Off road driving is a popular pastime in Australia and offers endless adventure. But understanding your own (and your vehicle’s) abilities and limitations is critical.

Read our tips to help prepare for a safer trip that doesn’t end in disappointment or vehicle damage.

Get familiar with your vehicle owner’s manual 

Take onboard the key information, particularly in relation to engaging and driving 4WD before you take your vehicle off road.  Take the time to learn the functions and discover what your vehicle is capable of doing.

Preparation is everything

Make sure you properly maintain your 4WD. It’s an expensive investment, look after it accordingly. Ensure your vehicle is regularly serviced by a qualified mechanic and that all additions such as bull bars, tow bars and recovery points, are installed by experts. Hall Towbars can help with vehicle and towing accessories. Please get in touch.

Don’t travel solo

It’s ok if you’re doing a day trip where you know other vehicles will be about but it’s not best practice to take-off on a solo, remote off-road trip. Even if you’re very experienced, things can and do go wrong. Sometimes, even with all the recovery equipment and a well-maintained vehicle, you still get into trouble. 

What is your ground clearance?

Take a look under your vehicle from the front and back. Get to know where your diff housings are, where your exhaust travels and the general layout of the underneath of your vehicle. This may take some experience but you need to know where the lowest point of your vehicle is, so that you can take care to avoid damaging it when travelling over obstacles on tracks.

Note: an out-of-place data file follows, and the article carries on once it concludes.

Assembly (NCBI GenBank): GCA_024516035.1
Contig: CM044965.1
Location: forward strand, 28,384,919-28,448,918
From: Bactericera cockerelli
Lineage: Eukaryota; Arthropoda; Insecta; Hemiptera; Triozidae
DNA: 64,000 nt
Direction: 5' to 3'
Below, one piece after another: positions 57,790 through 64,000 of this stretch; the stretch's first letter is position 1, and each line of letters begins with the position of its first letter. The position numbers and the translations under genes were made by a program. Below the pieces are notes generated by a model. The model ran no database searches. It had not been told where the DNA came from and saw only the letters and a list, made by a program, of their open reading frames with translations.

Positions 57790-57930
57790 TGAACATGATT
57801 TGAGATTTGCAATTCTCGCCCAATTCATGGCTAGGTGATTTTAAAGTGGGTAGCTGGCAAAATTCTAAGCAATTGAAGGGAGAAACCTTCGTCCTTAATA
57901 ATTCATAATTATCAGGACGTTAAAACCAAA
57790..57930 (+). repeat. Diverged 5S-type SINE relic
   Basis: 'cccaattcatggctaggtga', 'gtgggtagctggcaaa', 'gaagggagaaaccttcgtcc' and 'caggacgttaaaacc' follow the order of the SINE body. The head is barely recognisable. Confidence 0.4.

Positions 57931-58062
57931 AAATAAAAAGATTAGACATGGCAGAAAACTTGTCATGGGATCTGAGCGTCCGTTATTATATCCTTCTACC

Do your research

Research the area you’re travelling in. Check local conditions and tracks with apps such as Hema 4WD Maps, Offline Topo Maps and amenities on apps such as Wikicamps Australia. Purchase a 4WD map of Australia. But the best advice of all will come from locals. 

Drive in existing vehicle ruts

If someone has already done the work, use the existing vehicle tracks to make it easier for yourself and also to minimise environmental impact.

Only cross a waterway if it’s safe to do so

Be very cautious with water crossings. When you encounter unfamiliar waterways, pull over and watch what happens for a while. How fast is the water moving? How deep is it? If you’re at all uneasy, don’t do it. Consult your vehicle manual to confirm for wading depth.

Protect your brakes

When descending a hill off road, engage low range to avoid overuse of the brakes which will cause them to overheat. If you have hill descent control, use it!

Take a course

Everyone from beginner to veteran can always learn more from experts. The investment is worth it. 

Need to tow off road?

Contact us to discuss fitting a tow bar, electric braking system or any other vehicle or towing accessories. If you want a quick quote, give our team a call on 8360 5100 or fill in the contact form below, ensuring that you include your vehicle make and model.

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